17:09 GMT +317 January 2019
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    Russian aid convoy moves toward Ukrainian-Moldovan border

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    MOSCOW/KIEV, March 24 (RIA Novosti) - The Russian Emergency Situations Ministry said Friday that a humanitarian convoy passing through Ukraine to a breakaway region in neighboring Moldova had taken to the road again after a short stop.

    "The convoy was on its way again at 8 p.m. Moscow time [5 p.m. GMT]," a ministry spokesman said. "It is expected to arrive in Transdnestr Saturday morning."

    Boris Zubkov, the Russian consul to Ukraine, said all 24 trucks had left the town of Krolevets, 65 kilometers (40 miles) from Kiev, where the convoy had taken a scheduled break.

    Moscow sent the convoy of 24 trucks carrying 230 metric tons of medicines and other essentials to the residents of the self-proclaimed republic of Transdnestr on Wednesday.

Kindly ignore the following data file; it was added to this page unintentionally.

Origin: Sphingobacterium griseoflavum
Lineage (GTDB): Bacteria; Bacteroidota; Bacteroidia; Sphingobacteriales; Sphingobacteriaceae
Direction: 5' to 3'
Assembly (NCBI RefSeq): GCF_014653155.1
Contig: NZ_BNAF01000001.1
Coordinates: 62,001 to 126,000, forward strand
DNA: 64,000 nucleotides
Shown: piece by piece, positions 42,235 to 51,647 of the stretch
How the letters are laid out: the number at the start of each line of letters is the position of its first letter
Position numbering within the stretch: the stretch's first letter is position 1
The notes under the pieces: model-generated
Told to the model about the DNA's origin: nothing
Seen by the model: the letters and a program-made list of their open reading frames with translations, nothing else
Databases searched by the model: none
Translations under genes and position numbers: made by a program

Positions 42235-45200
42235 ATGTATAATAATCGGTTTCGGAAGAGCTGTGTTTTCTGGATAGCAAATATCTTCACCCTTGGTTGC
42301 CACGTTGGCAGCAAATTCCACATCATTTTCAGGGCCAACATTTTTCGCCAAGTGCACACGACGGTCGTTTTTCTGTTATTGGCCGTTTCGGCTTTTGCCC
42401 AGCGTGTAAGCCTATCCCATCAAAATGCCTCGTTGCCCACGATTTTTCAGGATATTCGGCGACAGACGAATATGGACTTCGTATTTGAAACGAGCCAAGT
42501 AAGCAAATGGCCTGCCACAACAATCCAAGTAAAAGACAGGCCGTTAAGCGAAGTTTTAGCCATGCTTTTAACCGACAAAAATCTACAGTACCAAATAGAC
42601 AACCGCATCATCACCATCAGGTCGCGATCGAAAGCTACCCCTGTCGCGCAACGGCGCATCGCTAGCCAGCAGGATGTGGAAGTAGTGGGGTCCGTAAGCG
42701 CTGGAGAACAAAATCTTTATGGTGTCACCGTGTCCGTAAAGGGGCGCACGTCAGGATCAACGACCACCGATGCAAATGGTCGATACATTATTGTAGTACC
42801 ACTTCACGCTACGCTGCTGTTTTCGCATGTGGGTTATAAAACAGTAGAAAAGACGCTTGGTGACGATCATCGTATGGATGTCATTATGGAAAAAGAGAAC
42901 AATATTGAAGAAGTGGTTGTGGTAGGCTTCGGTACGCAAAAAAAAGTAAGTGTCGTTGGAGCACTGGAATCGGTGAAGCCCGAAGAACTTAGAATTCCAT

Earlier today, Ukraine's foreign minister said that the passage of the Russian humanitarian convoy through his country was a provocation ahead of upcoming parliamentary elections, while Zubkov said the vehicles were not carrying any campaign slogans or inscriptions, but only the insignia of the Russian Emergency Situations Ministry.

    Russia sent the humanitarian aid to Transdnestr after the local authorities reported huge economic losses and said the republic was facing a humanitarian catastrophe following the imposition of new customs regulations by Ukraine at Moldova's request.

    Yury Brazhnikov, head of the Emergency Situations Ministry's international department, said earlier that the Russian convoy had stopped for a break about 40 miles away from the Ukrainian capital, Kiev, and criticized Ukraine for making traveling conditions more difficult.

    Ukraine imposed stricter regulations on the Russian convoy Thursday, insisting that its route be changed, that Russian symbols be removed, and that it travel only at night.

    The convoy had retained all its state symbols, in accordance with the Geneva Convention, Brazhnikov said.

    The new customs regulations in Transdnestr require all goods from the region bound for Ukraine to have an official Moldovan stamp. Some Russian politicians have said the new regulations amount to an economic blockade of the region.

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